Food tour floods taste buds
Tourists sample a wide variety of fresh local fare
Published: Wednesday, September 19, 2012
Updated: Wednesday, September 19, 2012 20:09
Between the months of May and September, millions of visitors flood the streets of Burlington to immerse themselves in Vermont’s history and culture.
From decorated local vineyards and the farmers’ market, to the Lake Champlain waterfront and the lively atmosphere of Church Street, Burlington offers a culture different from what one may find elsewhere in the Northeast.
In anticipation of the busy summer season, Joe Haedrich, along with the help of Scott Pelligrini, launched Burlington Food Tours.
The 2.5-hour walking tour, guided by Pelligrini, provides insight into the food culture of the area and allows customers to taste what makes Vermont so special and delicious firsthand.
“It gives them a good [look] into a lot of stuff that they wouldn’t find on their own,” he said. “When tourists come to town they go right to Church Street; we’re trying to give them an inside glimpse on what the locals might do.”
The Saratoga Food Tour, which is managed by Haedrich, expanded to Burlington at the beginning of the summer and gave its first tour in July.
Since then they have provided tours almost every Saturday.
The $45 excursion begins at noon at the East Shore Vineyard Tasting Room on Church Street, where Pelligrini introduces the key aspects and stops of the day.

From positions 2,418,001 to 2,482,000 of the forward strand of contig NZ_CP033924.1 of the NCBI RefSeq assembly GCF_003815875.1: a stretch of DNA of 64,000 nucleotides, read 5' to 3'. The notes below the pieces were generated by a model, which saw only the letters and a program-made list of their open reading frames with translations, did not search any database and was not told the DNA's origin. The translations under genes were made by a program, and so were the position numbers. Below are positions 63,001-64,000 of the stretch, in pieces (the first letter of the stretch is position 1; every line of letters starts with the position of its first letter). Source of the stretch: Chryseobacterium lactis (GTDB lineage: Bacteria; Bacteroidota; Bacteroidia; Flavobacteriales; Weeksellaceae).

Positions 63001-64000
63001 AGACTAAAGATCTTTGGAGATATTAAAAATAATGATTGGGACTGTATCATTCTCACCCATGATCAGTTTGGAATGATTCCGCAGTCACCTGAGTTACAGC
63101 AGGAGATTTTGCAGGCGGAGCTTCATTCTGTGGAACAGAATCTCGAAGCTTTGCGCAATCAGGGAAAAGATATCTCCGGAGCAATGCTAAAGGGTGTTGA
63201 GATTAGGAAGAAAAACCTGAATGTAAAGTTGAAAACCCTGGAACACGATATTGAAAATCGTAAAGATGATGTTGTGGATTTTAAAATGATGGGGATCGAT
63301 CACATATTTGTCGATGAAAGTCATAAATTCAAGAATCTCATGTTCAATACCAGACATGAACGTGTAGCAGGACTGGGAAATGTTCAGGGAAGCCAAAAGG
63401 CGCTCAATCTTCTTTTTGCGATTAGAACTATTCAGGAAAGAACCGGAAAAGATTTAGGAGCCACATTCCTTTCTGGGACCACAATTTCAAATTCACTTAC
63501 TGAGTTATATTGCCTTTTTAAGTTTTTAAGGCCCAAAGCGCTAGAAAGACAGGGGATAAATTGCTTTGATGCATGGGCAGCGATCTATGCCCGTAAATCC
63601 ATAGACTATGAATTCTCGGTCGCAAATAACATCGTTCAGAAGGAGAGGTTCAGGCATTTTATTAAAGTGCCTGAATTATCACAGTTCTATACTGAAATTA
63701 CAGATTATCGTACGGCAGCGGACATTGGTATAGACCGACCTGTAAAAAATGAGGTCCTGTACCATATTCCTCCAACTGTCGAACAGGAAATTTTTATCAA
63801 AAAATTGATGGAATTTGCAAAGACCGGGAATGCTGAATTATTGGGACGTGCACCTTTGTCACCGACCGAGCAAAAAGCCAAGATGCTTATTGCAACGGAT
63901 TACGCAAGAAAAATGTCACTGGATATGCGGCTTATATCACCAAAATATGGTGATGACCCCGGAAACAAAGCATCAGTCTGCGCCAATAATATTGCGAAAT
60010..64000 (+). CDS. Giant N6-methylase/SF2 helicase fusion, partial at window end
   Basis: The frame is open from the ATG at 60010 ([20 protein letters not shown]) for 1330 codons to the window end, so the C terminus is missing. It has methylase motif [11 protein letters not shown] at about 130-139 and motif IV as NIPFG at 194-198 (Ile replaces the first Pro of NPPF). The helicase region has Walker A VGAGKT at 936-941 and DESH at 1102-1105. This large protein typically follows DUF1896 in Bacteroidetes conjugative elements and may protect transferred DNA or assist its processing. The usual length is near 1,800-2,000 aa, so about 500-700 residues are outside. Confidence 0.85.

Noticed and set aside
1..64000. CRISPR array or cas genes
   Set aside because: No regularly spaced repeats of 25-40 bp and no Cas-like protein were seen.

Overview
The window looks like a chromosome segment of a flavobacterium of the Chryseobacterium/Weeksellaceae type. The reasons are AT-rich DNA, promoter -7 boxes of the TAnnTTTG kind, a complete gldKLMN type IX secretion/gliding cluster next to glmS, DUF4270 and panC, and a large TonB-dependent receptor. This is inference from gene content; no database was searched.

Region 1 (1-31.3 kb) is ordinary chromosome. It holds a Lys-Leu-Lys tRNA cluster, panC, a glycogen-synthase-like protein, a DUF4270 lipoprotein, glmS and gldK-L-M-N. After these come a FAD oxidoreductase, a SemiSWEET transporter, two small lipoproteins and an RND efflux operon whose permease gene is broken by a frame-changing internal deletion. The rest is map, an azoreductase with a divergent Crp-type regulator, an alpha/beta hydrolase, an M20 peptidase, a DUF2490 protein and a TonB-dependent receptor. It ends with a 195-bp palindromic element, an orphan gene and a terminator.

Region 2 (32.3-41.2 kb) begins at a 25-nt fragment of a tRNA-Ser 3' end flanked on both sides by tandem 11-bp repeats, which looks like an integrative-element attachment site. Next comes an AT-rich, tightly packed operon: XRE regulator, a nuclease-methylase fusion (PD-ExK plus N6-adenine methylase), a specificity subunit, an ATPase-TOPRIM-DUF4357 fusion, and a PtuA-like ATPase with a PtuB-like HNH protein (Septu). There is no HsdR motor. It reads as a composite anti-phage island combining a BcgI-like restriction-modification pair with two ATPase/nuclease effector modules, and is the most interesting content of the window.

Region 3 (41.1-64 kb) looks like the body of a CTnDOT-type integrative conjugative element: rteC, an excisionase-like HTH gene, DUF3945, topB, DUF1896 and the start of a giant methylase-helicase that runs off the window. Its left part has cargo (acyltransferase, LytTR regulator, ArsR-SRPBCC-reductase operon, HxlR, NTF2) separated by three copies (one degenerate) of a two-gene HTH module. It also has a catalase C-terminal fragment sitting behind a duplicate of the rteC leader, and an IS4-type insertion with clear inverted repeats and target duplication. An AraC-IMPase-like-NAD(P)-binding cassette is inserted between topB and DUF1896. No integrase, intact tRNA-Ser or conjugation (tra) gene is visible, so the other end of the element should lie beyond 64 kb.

After sampling some of Vermont’s finest wines and cheeses, the group departs for the Burlington Farmers’ Market.
In its 34th year, the market continues to offer freshly prepared local food products including granola, fresh juices, and mustards.
Just this year the market added 30 more vendors, and people drive from all over the state to attend the weekly event.
“The amount it’s grown in the past five years has been amazing,” market manager Chris Wagner said. “We found a good balance from our vendors and from what we’re offering.”
The tour group, which consisted of two UVM students and four Texans experiencing their first taste of Burlington, then headed to Pistou Restaurant for a sit-down taste at one of the dining locations in the area.
The head chef, Max MacKinnon, prepared multiple bread and pâté dishes for the group, which were complimented by mustards and hummus that Pelligrini had purchased from the market.
“I’ve lived here for 18 years and been to a lot of great restaurants in Burlington, but Pistou was really unique,” first-year Cody Putre said. “It offered lots of organic foods from our area, and it was a great place to eat that was somewhat off the beaten path.”
The tour would usually head to Saratoga Olive Oil for more local sampling, but due to the requests of the group, the tour derailed to the Champlain waterfront instead for dessert.
With multiple options from the Skinny Pancake to Burlington Bay Market & Café, the waterfront offered a beautiful setting to end the day.
The Burlington Food Tour offers an in-depth view into the hidden tastes that the area has to offer.
“Those four Texans will be talking about the fact that we ate crickets that day for the rest of their lives,” Pelligrini said. “It’s creating an experience and shaping a mindset; those are the little experiences that we can provide.”